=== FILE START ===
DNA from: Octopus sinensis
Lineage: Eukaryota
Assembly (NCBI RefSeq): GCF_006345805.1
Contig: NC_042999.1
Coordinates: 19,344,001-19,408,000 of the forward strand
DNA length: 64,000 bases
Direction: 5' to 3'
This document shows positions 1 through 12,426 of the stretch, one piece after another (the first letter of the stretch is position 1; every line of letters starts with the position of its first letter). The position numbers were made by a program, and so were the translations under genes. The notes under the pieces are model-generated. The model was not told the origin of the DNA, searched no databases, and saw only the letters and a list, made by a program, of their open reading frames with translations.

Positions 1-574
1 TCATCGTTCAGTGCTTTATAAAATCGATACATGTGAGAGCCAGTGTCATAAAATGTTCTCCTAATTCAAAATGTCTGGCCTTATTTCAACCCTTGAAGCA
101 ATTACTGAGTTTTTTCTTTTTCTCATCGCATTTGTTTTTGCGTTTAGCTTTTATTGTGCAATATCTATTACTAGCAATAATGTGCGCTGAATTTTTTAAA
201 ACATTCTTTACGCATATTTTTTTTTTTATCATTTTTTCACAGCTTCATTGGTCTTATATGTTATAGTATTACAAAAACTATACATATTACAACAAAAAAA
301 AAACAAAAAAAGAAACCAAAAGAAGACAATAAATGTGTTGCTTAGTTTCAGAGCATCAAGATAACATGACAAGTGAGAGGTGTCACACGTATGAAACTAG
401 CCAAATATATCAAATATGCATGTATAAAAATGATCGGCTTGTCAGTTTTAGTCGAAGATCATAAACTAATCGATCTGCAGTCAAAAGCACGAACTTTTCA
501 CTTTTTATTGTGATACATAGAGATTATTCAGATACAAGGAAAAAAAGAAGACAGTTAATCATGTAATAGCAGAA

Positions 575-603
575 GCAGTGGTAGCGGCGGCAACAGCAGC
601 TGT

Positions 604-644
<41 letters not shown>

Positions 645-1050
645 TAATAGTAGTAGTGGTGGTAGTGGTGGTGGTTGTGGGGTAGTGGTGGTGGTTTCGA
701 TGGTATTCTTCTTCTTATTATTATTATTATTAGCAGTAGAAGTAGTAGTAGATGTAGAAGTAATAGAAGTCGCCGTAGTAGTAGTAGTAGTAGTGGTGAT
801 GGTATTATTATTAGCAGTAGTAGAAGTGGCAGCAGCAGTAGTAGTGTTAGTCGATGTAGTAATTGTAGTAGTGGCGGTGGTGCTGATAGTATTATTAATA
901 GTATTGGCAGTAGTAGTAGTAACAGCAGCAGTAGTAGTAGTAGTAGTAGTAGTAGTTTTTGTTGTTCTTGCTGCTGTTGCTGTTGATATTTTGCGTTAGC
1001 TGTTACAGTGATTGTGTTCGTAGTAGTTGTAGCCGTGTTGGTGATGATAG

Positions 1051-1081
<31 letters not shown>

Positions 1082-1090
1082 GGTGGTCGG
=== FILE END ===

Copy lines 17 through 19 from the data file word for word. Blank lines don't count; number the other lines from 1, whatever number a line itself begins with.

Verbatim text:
575 GCAGTGGTAGCGGCGGCAACAGCAGC
601 TGT

Positions 604-644